Challenger Democrats Outraising Republican Incumbents Ahead Of Midterms

Fourteen Democratic challengers have outraised Republican incumbents so far, some by a wide margin.

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Fourteen Democratic challengers have outraised Republican incumbents so far, some by a wide margin.

The race for the control of the House of Representatives is already in full motion. Candidates from both sides of the political spectrum began fundraising and campaigning long ago. Democrats seem to be far ahead of Republicans in this arena. According to new data recently published by the Center for Responsive Politics, a non-profit, nonpartisan research group, 14 Democratic challengers have outraised Republican incumbents so far.

In North Carolina’s 9th Congressional District, Dan McCready, a Marine Corps veteran, is outraising Republican incumbent Robert Pittenger by almost $710,000. In California’s 48th congressional district, Democrat Harley Rouda is outraising Republican Dana Rohrabacher by almost $326,000. In the race for New York’s 19th congressional district, Antonio Delgado is outdoing John Faso by $295,000. In Virginia’s 5th Congressional District, Roger Dean Huffstetler has raised nearly $650,000 more than Republican Tom Garrett.

One Democratic incumbent and two Republican incumbents are being outdone by members of their own parties.

In the race for New York’s 16th Congressional District, challenger Jonathan Lewis is outdoing incumbent Eliot Engel by $30,000. Republican challenger Scott Dacey is outraising the incumbent party colleague Walter Jones, Jr. of North Carolina’s 3rd Congressional District by $56,000. In Tennessee’s 8th Congressional District, Republican David Kustoff is trailing his challenger, George Flinn, Jr. Flinn has managed to rase $333,000 more than Kustoff.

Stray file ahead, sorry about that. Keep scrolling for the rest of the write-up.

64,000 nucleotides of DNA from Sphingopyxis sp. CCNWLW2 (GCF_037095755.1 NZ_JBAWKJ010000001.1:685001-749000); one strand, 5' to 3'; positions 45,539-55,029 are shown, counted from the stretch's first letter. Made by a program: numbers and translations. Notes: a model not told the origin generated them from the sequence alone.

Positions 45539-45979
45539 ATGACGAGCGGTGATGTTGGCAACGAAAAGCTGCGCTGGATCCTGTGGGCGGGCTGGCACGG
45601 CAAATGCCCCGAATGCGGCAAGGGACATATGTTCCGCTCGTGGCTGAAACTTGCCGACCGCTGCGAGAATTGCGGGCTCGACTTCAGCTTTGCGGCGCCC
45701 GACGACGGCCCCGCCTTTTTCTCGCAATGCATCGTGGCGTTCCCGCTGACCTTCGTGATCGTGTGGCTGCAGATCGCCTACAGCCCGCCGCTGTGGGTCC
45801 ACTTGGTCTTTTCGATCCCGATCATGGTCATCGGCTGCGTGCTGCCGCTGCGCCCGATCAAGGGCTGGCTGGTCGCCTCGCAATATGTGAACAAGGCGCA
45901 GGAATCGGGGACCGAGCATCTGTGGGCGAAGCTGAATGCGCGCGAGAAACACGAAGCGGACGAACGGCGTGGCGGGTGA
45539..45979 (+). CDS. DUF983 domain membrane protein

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Outlets such as CNBC have predicted a “blue wave” in the 2018 midterms. Democrats are expected to sweep the midterm elections. Historically, however, GOP voters turn out more reliably during midterm elections than Democrats. According to CNBC, some reports show that Democrats need to win the popular vote by almost 11 percentage points to retake the House, which will not be an easy task. Commenting on the ideological struggle taking place within the Democratic Party, CNBC’s John Iadarola wrote the following.

“Will the blue wave sweep into power another set of corporate friendly, establishment Democrats who will muddle their way spinelessly through a term or two in office before being inevitably swept back out of power? Or will a new generation of progressives come into office energized and ready to make good on the promise of the wave – that our leaders will finally deliver on the economy, health care, income inequality, the environment, and so many other vital areas?”

According to the Washington Post, a similar ideological struggle of sorts is taking place within the Republican Party, which seems to be divided into two main camps: those who are pro-Trump, and those who are anti-Trump. Republicans will either fully embrace the president’s Washington, or try to hold onto everything the GOP was before Donald Trump rose to power, the Washington Post predicted.

In the 2018 midterms, Republicans will aim to defend a narrow majority in the House, but Democrats need to win back just 24 seats to reclaim it. Republicans face the daunting task of having to defend empty seats. On April 11, Paul Ryan became the 38th House Republican to announce plans to retire or run for another office this year.